FOR IMMEDIATE RELEASE More Information:Thursday, January 15, 2015 Marvin Roberson 906-360-0288
Sierra Club Lawsuit Targets Massive Oil Pipeline
First-Ever Environmental Review Sought for 60-Year-Old Michigan Pipeline
LANSING, MI—A federal permit decision allowing a controversial decades-old pipeline to operate in Michigan while bypassing scrutiny under a federal environmental law is being challenged in federal court by the Sierra Club, the organization announced today.
The Sierra Club filed suit today against the U.S. Forest Service to block a federal permit required to operate the controversial Enbridge Line 5 pipeline, which travels through Michigan from Superior, WI to Sarnia, Ontario. A small leak in the pipeline along an Upper Peninsula stretch was the focus of recent attention and points to the potential threat posed by a 60-year-old pipeline that has never been subject to rigorous environmental review. The pipeline travels through the Huron-Manistee National Forest, requiring a permit from the forest service.
“We want the court to simply require the Forest Service to use the same standards for environmental analysis as for any other project of this type and magnitude,” said Anne Woiwode, Conservation Director of the Sierra Club Michigan Chapter. "It is indefensible for the federal government to say that no environmental analysis is needed for a pipeline carrying a half-million barrels of oil a day across the Great Lakes, through a national forest , and under numerous sensitive areas.”
The pipeline carries oil from Wisconsin to Ontario, crossing under sensitive areas near the Au Sable River and under the Mackinac Straits. The Forest Service issued a permit in December, using an administrative procedure in an attempt to bypass more stringent study and analysis typically required under the federal National Environmental Policy Act (NEPA).
The suit, filed in U.S. District Court in Bay City, is the first legal challenge to the Enbridge Line 5 pipeline along its entire length (nearly 1,100 miles), and the only formal request for an environmental analysis under NEPA. The pipeline has been in operation since 1953, and has never undergone federal environmental analysis. It has operated across Forest Service lands without a valid permit since January 2013.
Charlie Weaver, a Sierra Club member and professional river guide on the Au Sable, said he believes the Forest Service needs to study the potential impacts of the pipeline before granting a new permit.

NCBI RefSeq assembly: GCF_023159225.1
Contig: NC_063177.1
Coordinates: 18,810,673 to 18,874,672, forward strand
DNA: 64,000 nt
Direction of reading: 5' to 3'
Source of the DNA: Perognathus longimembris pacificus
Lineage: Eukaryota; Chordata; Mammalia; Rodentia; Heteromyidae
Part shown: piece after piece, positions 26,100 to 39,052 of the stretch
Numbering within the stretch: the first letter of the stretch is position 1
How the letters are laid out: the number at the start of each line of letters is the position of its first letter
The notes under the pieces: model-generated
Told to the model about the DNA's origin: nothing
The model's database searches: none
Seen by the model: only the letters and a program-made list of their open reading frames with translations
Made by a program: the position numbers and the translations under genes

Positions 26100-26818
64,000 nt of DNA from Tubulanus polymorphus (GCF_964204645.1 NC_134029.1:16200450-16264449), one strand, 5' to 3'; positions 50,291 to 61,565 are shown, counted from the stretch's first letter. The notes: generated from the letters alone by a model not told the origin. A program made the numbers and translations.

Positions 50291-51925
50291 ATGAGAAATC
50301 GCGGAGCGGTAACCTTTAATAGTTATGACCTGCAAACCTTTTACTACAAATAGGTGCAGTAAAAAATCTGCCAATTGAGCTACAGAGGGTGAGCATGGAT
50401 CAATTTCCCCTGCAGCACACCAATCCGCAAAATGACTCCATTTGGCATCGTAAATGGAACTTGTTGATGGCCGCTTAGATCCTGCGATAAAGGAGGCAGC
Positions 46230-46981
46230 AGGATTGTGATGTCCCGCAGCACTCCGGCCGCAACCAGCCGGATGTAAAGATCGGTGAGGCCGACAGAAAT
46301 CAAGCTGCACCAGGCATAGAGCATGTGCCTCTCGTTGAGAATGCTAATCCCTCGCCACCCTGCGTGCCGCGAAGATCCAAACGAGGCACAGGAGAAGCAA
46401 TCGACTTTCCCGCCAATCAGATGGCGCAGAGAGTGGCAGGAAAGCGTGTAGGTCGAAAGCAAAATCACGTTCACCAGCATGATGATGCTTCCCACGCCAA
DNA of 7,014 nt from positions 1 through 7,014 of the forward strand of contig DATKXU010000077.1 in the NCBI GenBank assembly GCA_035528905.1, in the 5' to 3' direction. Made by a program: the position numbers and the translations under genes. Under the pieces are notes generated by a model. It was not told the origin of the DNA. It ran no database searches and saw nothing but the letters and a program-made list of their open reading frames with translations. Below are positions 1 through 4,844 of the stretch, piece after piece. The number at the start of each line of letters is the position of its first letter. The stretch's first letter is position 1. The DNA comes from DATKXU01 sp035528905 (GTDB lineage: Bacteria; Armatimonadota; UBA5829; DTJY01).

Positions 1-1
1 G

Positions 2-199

“It’s hard to fathom the reasoning which allows an oil pipeline under a river like the Au Sable without any studies regarding the safety of the pipeline or what the effects of a rupture would be on the river,” said Weaver.
Thomas Buhr is a Sierra Club leader who lives in close proximity to the pipeline and the Au Sable River.
“The Au Sable River is a crown jewel of cold water streams not just in Michigan, but the country,” said Buhr. “An oil spill of any type would be a sin. Let's use an ounce of prevention because the pound of cure would be costly with no guarantee of success.”
The Sierra Club is represented by noted environmental attorney Marianne Dugan. Ms. Dugan represented the Sierra Club in its successful suit to stop oil drilling near the Mason Tract area of the Au Sable. Ms. Dugan has litigated issues in this field for over 20 years.
“I’m a little amazed that regulators and the industry are repeatedly so cavalier about allowing industrial petroleum activity so close to a river like the Au Sable,” said Dugan.
Enbridge, a Canadian Limited Partnership, is one of the largest petroleum pipeline companies in the world. It is also the owner of Line 6B, which gushed almost a million gallons from a pipeline leak into the Kalamazoo River watershed in southwest Michigan in 2010. This was the largest inland oil spill in Midwest U.S. history, and is already the costliest onshore spill cleanup in U.S. history, with cleanup efforts still underway. Using data from Enbridge's own reports, the Polaris Institute has calculated that 804 spills occurred on Enbridge pipelines between 1999 and 2010, releasing about 161,000 barrels (25,000 cubic meters) of crude oil into the environment.